Currently viewing the tag: "snow bugs"
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Subject: Bug on snowy mountain in NH
Location: New Hampshire USA
March 3, 2013 9:13 pm
Hello – I spotted this insect last weekend while back country skiing near Jackson NH in the white mountains, elevation 2200 feet. It was walking around on the snow. I was surprised to see an insect active this time of year but perhaps it is common.
Signature: Tom

Wingless Winter Crane Fly

Wingless Winter Crane Fly

Hi Tom,
This is an exciting posting for us.  There are several unrelated insects commonly found on the surface of the snow that are lumped together under the common name Snowflies.  This Wingless Winter Crane Fly, most likely in the genus
Chionea, is a true fly, albeit without wings.  More photos and information can be found at The Backyard Arthropod Project and The Crane Flies of Pennsylvania.  Adaptation to life on the surface of the snow is not very common with insects and arthropods, so we are always excited to post new documentation.  

Thanks Daniel. Let me know if you need any more information about this bug.

What's That Bug? does not endorse extermination

Subject: what is it?
Location: northampton ma
February 11, 2013 9:15 am
Several of these were walking on top of a snowdrift in central-western Massachusetts after the blizzard 02/10/2013. They were about an eighth of an inch long at most. I didn’t realize that bugs could live outside in the winter. Maybe their nest was disturbed by the snow breaking off dead tree limbs or something like that.
Thank you!
PS: They look a lot like the bug drawing on your website here!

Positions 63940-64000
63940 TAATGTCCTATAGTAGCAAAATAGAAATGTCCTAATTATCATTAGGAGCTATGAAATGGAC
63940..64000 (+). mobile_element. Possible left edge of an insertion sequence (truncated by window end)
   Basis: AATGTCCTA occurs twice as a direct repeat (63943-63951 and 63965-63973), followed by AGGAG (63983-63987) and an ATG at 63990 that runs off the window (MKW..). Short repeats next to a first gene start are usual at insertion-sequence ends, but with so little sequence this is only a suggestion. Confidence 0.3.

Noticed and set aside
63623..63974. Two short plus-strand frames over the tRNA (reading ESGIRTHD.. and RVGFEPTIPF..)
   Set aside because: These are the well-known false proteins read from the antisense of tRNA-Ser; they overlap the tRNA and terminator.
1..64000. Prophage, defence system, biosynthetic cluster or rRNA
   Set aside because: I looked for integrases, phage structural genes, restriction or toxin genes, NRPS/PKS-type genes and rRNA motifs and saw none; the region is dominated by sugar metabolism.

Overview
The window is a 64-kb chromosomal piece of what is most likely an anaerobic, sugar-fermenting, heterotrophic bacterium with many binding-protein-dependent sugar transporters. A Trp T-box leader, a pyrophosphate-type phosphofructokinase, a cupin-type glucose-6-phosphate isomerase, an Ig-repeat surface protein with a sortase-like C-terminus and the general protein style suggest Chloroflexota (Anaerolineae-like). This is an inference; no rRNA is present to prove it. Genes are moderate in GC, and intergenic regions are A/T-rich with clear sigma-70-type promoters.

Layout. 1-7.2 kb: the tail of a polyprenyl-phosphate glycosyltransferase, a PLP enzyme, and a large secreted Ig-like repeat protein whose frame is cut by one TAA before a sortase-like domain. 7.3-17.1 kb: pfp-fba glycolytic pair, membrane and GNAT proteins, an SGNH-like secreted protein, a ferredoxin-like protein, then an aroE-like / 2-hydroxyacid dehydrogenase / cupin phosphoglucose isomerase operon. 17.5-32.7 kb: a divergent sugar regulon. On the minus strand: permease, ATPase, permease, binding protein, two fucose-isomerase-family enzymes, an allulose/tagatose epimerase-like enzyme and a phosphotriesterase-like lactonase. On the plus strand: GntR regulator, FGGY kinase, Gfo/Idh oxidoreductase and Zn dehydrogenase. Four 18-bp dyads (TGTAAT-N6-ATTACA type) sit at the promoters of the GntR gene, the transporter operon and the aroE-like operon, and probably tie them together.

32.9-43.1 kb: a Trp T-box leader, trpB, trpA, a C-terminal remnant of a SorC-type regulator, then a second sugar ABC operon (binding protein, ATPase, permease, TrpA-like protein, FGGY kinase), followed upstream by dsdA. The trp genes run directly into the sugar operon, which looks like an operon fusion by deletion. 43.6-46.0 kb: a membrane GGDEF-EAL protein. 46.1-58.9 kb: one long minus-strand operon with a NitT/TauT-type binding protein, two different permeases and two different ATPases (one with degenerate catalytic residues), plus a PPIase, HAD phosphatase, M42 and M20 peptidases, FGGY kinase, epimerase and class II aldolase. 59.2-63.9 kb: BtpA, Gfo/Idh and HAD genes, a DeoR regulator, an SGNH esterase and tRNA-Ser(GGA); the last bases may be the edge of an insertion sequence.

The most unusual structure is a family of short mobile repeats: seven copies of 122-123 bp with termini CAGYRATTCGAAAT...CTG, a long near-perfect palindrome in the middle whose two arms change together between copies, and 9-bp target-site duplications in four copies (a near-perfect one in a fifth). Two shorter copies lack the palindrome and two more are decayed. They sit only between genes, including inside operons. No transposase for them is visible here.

Signature: kandy

Small Winter Stoneflies

Hi Kandy,
Not many insects are found in the snow, but these Small Winter Stoneflies which are also known as Snowflies are frequently found on the surface of the snow.  The drawing you refer to is actually an Earwig.

What's That Bug? does not endorse extermination

Subject: what is it??
Location: central Pennsylvania
February 10, 2013 4:52 pm
Hey bugman 🙂 today my husband nd i decided to take our four year old or a walk around the reservoir. Its early February in were in central Pennsylvania. We came across this bug just walking around in the snow. We would love to know what it is! Can you help?
Signature: S*C*A*M*

Small Winter Stonefly

Dear S*C*A*M*,
There are a few insects found in the winter on the snow that are commonly called Snowflies, and this is one of them.  This is a Small Winter Stonefly in the family Capniidae.  Their presence near your reservoir is an indication that the water quality is quite pure as they cannot survive in polluted waters.

Thank you so much! We’re happy to have these little guys around if it means we have clean water! Its interesting how they survive in such cold conditions!

What's That Bug? does not endorse extermination

Subject: id caterpillar
Location: northwest NJ
January 16, 2013 5:25 pm
Good afternoon. This morning I found over two dozen of these caterpillars all dispersed throughout my yard on the snow! This is in NJ can’t understand what brought them out in this weather! Thanks.